GOP Rep. Kinzinger's family accuses him of being with "devil's army" for breaking with Trump
Rep. Adam Kinzinger's (R-Ill.) family members sent him a handwritten letter in the days following the Jan. 6 attack on the Capitol, calling him "a disappointment" for saying President Trump should be removed from office, the New York Times reports.
Why it matters: The early admonishment highlights the political and personal risks now faced by Republicans who have spoken out against Trump. Most of the House Republicans who voted in favor of impeachment have been censured, a trend now happening among the Senate Republicans who broke party lines.
Sen. Lindsey Graham (R-S.C.) suggested over the weekend that political consequences could even be seen by Senate Minority Leader Mitch McConnell (R-Ky.), who acquitted Trump and then condemned him as "practically and morally responsible for provoking the events" of the Capitol insurrection.
- “I would imagine if you're a Republican running in Arizona or Georgia or New Hampshire, where we have a chance to take back the Senate, they may be playing Sen. McConnell's speech and asking you about it as a candidate,” Graham said.
- “And I imagine if you're an incumbent Republican, there are going to be people asking you if will you support Sen. McConnell in the future.”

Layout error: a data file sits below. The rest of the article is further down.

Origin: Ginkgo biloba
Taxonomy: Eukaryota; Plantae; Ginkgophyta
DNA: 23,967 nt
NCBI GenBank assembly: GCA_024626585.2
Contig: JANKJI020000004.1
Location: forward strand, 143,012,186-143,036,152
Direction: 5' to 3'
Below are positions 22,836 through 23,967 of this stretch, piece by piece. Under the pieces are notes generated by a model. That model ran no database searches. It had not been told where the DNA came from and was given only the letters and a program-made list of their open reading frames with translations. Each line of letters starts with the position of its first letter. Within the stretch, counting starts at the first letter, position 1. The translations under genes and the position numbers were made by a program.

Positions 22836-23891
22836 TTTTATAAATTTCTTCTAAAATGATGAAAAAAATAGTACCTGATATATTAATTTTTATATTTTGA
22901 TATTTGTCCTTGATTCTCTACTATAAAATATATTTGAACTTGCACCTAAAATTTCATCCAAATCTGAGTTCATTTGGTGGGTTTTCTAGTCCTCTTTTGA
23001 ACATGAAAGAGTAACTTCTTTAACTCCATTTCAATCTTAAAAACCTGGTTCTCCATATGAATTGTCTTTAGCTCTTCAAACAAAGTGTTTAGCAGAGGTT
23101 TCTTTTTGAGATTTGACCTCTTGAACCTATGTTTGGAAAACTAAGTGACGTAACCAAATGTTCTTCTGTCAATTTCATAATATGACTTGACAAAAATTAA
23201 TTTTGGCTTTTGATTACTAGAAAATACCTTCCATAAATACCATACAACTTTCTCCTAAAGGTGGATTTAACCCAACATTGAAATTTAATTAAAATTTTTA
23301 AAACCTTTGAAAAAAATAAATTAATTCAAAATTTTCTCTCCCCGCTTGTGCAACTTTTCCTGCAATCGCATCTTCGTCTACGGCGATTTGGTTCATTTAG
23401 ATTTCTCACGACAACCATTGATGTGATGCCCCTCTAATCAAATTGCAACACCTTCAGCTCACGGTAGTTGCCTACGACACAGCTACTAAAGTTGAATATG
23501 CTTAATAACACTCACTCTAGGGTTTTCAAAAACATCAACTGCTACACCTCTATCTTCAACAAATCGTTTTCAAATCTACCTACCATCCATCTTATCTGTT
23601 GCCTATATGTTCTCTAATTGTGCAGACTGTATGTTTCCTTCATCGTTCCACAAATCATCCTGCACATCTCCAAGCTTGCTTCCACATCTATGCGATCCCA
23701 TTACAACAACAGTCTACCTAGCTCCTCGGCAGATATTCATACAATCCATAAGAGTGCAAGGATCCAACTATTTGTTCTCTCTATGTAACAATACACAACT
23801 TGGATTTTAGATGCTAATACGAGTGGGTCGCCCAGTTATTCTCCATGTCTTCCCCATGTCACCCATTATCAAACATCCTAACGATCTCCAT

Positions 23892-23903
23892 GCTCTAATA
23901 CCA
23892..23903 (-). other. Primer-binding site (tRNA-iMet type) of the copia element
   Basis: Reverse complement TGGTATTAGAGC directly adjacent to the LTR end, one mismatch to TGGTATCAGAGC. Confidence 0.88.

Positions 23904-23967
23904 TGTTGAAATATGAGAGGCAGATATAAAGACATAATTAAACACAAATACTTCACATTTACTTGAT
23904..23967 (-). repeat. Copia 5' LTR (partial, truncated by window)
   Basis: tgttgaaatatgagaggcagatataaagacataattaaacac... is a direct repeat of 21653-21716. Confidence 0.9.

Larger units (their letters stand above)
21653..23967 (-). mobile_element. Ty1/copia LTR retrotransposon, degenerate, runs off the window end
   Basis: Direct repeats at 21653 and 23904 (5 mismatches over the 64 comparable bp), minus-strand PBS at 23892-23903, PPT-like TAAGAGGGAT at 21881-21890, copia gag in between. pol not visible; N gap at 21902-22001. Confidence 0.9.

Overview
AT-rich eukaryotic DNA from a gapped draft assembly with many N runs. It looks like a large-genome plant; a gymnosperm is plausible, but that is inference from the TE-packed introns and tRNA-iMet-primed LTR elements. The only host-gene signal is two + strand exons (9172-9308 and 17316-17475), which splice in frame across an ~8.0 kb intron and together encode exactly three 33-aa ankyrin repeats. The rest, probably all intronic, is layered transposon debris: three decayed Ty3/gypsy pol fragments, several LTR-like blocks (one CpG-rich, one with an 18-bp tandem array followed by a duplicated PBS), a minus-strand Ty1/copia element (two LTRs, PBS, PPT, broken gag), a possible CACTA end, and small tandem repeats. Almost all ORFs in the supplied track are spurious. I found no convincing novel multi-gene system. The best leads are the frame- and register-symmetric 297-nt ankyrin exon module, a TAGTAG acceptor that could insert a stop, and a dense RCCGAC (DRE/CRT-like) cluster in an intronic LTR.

What they're saying: Kinzinger responded to the letter on Monday via Twitter.
- "I’m ok, more sad that someone would be willing to choose a man over family. And sad that it’s happening to so many," he said, referring to former "Fox and Friends" host Gretchen Carlson's comment that "being disowned, cut off and disparaged" for criticizing Trump "is happening to families all across America right now."
- Kinzinger's cousin, Karen Otto, wrote the letter and told the Times: “I wanted Adam to be shunned."
- The letter accused the congressman of being in "the devil's army" due to publicly breaking with Trump. He was the first Republican member of Congress to call for the former president to be removed from office via the 25th Amendment.
The big picture: Kinzinger had been consistently critical of Trump's most controversial moments prior to the Jan. 6 attack.